int minp = prices[0];
for(int i=1; i<prices.size();i++){
if(prices[i]>=prices[i-1]) continue;
positiveProfile.push_back(prices[i-1]-minp);
minp = prices[i];
}
positiveProfile.push_back(prices[prices.size()-1]-minp);
sort(positiveProfile.begin(), positiveProfile.end());
int maxKprofile = 0;
for(int i=0; i<k && positiveProfile.size()-i>=0; i++)
maxKprofile += positiveProfile[positiveProfile.size()-1-i];
return maxKprofile;
}
```

this is incorrect.

counter example: 1 2 3 4 k = 2

index expression becomes negative

>maxKprofile += positiveProfile[positiveProfile.size() - 1 - i];

The key is to find all maximum increment subsequence. For example, the input is 4 3 2 5 4 6 7 1 7 8 5 6, the possible subsequence are [2 5] [4 6 7] [1 7 8] [5 6]. For these sub sequences, the profit are 3, 3, 7, 1. Find the top K profits from 3, 3, 7, 1. Use a K min heap to keep the results.

In this way, the time is O(N+logK), space is O(K)

Correct me if I'm wrong.

According to you , for { 100, 180, 260, 310, 295, 535, 695 } and k = 1 , possible subsequence would be : {100, 180, 260, 310} , {295, 535, 695} , profits are = 210, 400 , out of this ans = 400

but maximum profit would be when buy at day 1 and sell at last ie. 695-100 = 595

Thanks Source. You make sense! Well today, I found out this problem is a kinda complex DP problem. It requires a local[][] and global[][] to restore. Just like what simon.zhangsm showed.

Let me give the code I passed today:

```
public static int bestTimeToBuySellStockAtMostKTimes(int[] prices, int k){
if(prices==null || prices.length==0)
return 0;
int[] local = new int[prices.length];
int[] global = new int[prices.length];
for(int i=0;i<prices.length-1;i++)
{
int diff = prices[i+1]-prices[i];
for(int j=k;j>=1;j--)
{
local[j] = Math.max(global[j-1]+(diff>0?diff:0), local[j]+diff);
global[j] = Math.max(local[j],global[j]);
}
}
return global[k];
}
```

I realized, that I was wrong. You algorithm is fine (and in fact identical to simon.zhangsm's solution if you trim the allocation to k+1).

The difference btw (simon's and yours) vs (my and anonymous') solution - we interpret values of k differently - you count buy-wait-and-sell as a single transaction, vs. counting buy and sell as separate

operations, but we do generate same results.

(to avoid confusing others - I deleted original post where I'm saying that your solution is wrong)

Hi Source,

Allen's solution would work with slight change. Here is the discrepancy in your example above,

According to you , for { 100, 180, 260, 310, 295, 535, 695 } and k = 1 , possible subsequence would be : {100, 180, 260, 310} , {295, 535, 695} , profits are = 210, 400. so the answer is k = 2, and profit = 610. as our target is to find the max profit. Unless you tell me that there is a better profit.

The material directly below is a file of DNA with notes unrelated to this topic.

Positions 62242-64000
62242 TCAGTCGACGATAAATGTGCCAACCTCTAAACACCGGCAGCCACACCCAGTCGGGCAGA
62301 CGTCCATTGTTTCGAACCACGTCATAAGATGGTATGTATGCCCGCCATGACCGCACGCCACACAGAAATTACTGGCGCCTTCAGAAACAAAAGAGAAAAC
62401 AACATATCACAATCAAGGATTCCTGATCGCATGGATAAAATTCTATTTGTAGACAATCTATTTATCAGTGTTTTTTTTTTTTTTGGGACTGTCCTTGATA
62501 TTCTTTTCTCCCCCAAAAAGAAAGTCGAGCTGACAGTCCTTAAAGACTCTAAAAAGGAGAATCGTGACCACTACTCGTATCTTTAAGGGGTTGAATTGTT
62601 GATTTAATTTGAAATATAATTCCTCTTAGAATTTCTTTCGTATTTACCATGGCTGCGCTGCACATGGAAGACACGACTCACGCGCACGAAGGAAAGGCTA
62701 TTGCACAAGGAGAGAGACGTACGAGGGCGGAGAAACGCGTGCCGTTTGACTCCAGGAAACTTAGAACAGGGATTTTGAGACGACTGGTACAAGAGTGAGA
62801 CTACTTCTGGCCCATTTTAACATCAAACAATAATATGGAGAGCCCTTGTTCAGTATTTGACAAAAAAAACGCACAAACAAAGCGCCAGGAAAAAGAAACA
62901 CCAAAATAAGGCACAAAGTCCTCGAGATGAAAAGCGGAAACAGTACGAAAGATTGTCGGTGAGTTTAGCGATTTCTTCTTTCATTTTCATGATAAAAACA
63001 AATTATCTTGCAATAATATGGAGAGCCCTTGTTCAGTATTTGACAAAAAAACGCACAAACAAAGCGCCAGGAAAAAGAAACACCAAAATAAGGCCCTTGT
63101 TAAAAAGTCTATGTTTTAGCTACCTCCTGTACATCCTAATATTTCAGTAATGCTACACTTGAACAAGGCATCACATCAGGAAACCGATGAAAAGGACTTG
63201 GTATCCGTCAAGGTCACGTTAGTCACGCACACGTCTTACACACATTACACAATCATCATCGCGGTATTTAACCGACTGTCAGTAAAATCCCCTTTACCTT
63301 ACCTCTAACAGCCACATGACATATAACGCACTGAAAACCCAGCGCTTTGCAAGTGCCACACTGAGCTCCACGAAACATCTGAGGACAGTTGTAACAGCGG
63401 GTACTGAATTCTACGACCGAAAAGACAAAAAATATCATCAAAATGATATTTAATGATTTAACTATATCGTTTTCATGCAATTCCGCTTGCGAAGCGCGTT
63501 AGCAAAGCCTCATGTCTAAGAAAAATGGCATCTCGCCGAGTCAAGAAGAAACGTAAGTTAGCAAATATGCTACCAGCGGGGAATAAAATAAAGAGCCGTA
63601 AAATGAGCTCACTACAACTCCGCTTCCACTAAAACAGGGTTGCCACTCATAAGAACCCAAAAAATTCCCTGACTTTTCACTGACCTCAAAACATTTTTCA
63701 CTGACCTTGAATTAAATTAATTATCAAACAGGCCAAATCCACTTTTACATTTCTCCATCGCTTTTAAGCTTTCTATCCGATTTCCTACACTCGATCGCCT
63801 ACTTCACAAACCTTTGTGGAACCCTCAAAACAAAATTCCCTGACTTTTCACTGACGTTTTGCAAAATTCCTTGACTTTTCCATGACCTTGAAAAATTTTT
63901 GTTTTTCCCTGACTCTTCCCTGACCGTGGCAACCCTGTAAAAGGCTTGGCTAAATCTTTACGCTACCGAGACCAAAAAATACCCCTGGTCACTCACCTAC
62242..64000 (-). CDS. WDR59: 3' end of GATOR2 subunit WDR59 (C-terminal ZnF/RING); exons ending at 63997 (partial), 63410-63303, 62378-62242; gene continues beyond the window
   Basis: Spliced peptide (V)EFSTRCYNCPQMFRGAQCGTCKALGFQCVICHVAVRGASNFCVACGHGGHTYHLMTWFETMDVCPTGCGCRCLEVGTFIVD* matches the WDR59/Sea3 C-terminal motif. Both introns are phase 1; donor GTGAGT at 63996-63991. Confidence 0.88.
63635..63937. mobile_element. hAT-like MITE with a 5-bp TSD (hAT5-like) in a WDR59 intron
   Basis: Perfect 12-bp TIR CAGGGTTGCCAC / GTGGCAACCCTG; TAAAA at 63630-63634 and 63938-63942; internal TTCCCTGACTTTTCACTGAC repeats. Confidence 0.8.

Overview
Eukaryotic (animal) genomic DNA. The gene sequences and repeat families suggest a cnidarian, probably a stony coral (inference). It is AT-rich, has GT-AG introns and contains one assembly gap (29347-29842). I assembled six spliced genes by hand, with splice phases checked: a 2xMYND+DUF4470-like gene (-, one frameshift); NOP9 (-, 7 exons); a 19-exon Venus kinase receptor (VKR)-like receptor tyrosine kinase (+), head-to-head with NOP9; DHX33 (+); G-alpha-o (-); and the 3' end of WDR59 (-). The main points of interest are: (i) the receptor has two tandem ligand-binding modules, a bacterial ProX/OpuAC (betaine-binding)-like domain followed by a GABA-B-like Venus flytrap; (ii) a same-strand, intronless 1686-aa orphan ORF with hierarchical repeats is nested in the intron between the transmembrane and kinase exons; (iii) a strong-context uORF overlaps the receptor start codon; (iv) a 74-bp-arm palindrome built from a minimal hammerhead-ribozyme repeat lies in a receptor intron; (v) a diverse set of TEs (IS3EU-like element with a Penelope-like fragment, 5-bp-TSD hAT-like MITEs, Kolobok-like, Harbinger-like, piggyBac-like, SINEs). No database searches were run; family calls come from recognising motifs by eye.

but if we buy at day 1 and sell at last ie. 695-100 = 595, which is less than 610 and we are not looking for profit at k =1.

#include <vector>

using namespace std;

int findMaxProfit( vector<int> &prices, int kTrans )

{

int maxProfit = 0;

int i = 0;

int curBuy = 0;

int trans = 0;

while(i < prices.size)

{

while( (i+1 < prices.size) && prices[i] > prices[i+1] )

{// advance forward until we find a sequence where there is a lower number in front of a larger number

i++;

}

if ( i+1 == prices.size ) // the end

break;

curBuy = prices[i];

// traverse until we find a lower price point(and stop, the current value is the highest price until a transition lower)

while( (i+1 < prices.size) && prices[i] < prices[i+1] )

{

i++;

}

if ( i+1 == prices.size ) // the end

break;

// perform a sell (high - low)

maxProfit += (prices[i] - curBuy);

if ( ++trans >= kTrans )

break;

i++; // advance to the next buying opportunity

}

return maxProfit;

}

```
class Solution {
public:
int maxProfit(vector<int> &prices) {
int f[3] = {0};
int g[3] = {0};
int n = prices.size() - 1;
for (int i = 0; i < n; ++i) {
int diff = prices[i+1] - prices[i];
int m = min(i+1, 2);
for (int j = m; j >= 1; --j) {
f[j] = max(f[j], g[j-1]) + diff;
g[j] = max(g[j], f[j]);
}
}
return max(g[1], g[2]);
}
};
```

Above solutions are in the O(kn) where k can max to n-1 in the worst case. then the complexity becomes O(n^2).

Instead

public int maxProfit(Vector<Integer> prices) {

int accumulatedProfit = 0;

int n = prices.size();

//order n

for (int i=0; i < n-1; i++) {

int diff = prices.get(i+1) - prices.get(i);

if (diff < 0) { //distinguish profitable transactions

if (accumulatedProfit > 0) {

//insert self balanced binary tree like AVL

//order log n

}

accumulatedProfit = 0;

} else {

accumulatedProfit += diff;

}

}

//do reverse in-order traversal

//right,root,left

//push k elements to array

//order log n

int sum = 0;

//sum k elements in the array

//order k (max n-1)

return sum;

}

Here total complexity is O(n log n).

Above solutions are in the O(kn) where k can max to n-1 in the worst case. then the complexity becomes O(n^2).

Instead

```
public int maxProfit(Vector<Integer> prices) {
int accumulatedProfit = 0;
int n = prices.size();
//order n
for (int i=0; i < n-1; i++) {
int diff = prices.get(i+1) - prices.get(i);
if (diff < 0) { //distinguish profitable transactions
if (accumulatedProfit > 0) {
//insert self balanced binary tree like AVL
//order log n
}
accumulatedProfit = 0;
} else {
accumulatedProfit += diff;
}
}
//do reverse in-order traversal
//right,root,left